The answer probably lies in the attitude of their parents. I have long admired the queue of the same middle-aged men at the flower stall every Saturday morning, all of them buying enormous bouquets for their wives, not because it is a special day, but just parce que. Observing these men it’s easy to understand why Valentine’s Day has taken off in the UK (when else would you get bought flowers?) but has not even got a toehold in France (why limit your overblown romantic gestures to a single day of the year?).

Eadred the Bald started buying flowers more often once we had moved to France
Eadred the Bald started buying flowers more often once we had moved to France

I admire somewhat less the corollary of all this door-holding and flower-buying. There is, in France, more of an assumption that the woman will spend a considerable amount of time chez le coiffeur (nice) and at the kitchen sink (less nice) in return for the floral attentions of her man friend. I always have a sneaking suspicion that doors are held open for me only because they are just as likely to be closed in my face in certain male-dominated domains. I am, however, a woman who agreed to get married during the course of a telephone conversation, so who am I to judge…?

Dining a deux: romance is not dead
Dining a deux: romance is not dead



Should you wish to have flowers purchased for you and doors held open, Eurostar is currently featuring Lyon as one of its romantic European destinations. You can read all about it on the Eurostar website, where the sharp-eyed amongst you may spot a small contribution that I have made on the subject. Now that it is possible to travel between London and Lyon without changing train, even the unromantic amongst you might be tempted to hazard a visit.


I have linked up to #PoCoLo.


You must be mistaken

This year our eldest daughter entered CM1, which is equivalent to Year 5 in the UK or 4th grade in the US. Mention this to a French parent with children of similar ages and they might puff out their cheeks whilst simultaneously shaking one of their wrists (Marcel Marceau for “that’s a toughie”). Local mythologies about the difficulty of the curriculum in different year groups aside, there have been moments since the start of term when I, too, have been tempted to puff out my cheeks (I have been too British to succumb, I hasten to add).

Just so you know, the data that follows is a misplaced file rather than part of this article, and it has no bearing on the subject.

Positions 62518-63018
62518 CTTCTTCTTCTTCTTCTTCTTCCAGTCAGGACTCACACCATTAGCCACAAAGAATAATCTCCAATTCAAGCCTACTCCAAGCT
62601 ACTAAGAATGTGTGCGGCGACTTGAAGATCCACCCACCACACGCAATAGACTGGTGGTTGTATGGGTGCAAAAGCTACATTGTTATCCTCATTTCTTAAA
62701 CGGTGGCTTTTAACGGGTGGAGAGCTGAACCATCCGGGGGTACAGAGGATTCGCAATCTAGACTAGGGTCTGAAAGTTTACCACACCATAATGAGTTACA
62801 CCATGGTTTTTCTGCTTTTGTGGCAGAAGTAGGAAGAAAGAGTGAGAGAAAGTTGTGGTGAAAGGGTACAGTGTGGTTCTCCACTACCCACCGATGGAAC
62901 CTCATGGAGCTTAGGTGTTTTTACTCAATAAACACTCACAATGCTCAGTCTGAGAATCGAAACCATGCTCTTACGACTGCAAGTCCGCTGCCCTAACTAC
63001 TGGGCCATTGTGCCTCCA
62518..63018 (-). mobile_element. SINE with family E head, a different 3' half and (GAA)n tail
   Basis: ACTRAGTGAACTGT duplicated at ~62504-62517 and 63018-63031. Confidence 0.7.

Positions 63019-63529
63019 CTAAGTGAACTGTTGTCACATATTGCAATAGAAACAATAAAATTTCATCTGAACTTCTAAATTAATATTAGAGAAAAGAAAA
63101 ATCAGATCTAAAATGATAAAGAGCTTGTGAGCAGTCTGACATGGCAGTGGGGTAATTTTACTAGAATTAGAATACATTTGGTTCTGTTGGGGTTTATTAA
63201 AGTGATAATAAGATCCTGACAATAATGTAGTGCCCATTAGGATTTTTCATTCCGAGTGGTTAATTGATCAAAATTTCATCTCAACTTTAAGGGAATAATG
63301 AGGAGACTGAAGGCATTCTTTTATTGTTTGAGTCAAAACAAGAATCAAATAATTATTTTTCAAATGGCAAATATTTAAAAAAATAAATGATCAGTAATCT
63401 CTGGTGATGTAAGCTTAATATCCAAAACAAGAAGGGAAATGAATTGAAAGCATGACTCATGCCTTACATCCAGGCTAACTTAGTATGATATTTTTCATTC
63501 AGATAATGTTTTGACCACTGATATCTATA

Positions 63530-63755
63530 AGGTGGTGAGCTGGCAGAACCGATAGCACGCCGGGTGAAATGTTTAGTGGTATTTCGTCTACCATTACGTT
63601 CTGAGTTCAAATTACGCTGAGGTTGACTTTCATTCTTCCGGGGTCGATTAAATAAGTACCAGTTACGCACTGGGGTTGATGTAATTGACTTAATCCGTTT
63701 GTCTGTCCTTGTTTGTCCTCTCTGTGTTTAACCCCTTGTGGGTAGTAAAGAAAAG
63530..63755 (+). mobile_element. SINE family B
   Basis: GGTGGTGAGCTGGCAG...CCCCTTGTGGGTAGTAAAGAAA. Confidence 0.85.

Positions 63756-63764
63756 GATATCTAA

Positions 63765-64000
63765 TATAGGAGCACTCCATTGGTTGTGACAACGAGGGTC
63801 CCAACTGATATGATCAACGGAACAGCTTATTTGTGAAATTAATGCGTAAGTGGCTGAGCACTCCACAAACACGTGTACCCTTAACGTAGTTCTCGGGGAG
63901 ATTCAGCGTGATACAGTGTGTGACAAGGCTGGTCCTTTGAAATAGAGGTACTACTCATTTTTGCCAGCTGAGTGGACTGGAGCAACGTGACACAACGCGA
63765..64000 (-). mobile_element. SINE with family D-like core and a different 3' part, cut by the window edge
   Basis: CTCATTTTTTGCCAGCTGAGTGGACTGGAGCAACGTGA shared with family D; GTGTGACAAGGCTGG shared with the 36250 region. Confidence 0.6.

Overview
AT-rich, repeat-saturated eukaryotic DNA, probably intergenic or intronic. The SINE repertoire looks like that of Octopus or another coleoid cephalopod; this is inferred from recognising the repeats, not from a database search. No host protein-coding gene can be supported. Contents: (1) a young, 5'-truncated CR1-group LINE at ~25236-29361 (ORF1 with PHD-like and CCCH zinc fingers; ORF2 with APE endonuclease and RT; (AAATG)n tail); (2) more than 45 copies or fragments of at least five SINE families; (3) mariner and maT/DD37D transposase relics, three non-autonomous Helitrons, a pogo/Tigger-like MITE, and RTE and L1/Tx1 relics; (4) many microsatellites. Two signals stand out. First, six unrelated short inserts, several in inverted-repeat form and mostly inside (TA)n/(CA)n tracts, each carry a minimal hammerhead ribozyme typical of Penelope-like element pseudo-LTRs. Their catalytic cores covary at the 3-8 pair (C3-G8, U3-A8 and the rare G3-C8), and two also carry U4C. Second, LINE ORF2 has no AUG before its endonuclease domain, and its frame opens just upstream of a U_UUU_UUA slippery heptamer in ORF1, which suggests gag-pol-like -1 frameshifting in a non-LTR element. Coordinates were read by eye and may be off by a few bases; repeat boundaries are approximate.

So far, you see, CM1 has proved somewhat dispiriting. In most French primary schools, pupils are classified, sometimes on a daily basis, according to a four-tier marking scheme: their work might be deemed très bien, bien, assez bien, or à revoir. The prominence of the word bien on this scale is a major concession to the relatively novel concept of encouraging children in their endeavours. This concession is further underlined by the fact that, until the end of the previous school year—CE1—pupils can make two mistakes and still be très bien, or five and still be bien.

In CM1 no such softness is tolerated, with enseignants adopting the one-strike-and-you’re-out policy for which the French secondary system is so notorious. Given that in this country a misjudged curl on the letter “g” can constitute a mistake, pupils who may regularly have been bien in CE1 can very swiftly be demoted out of the biens altogether into a zone where everything needs looking at again.

After her first encounter with a ruthless marking scheme that took her two errors out of 15 total answers and turned them into an assez bien, our daughter expressed some mild frustration. “If that’s meant to encourage me to do better, it hasn’t,” she said, “they changed the rules. It makes me feel like a baby again”.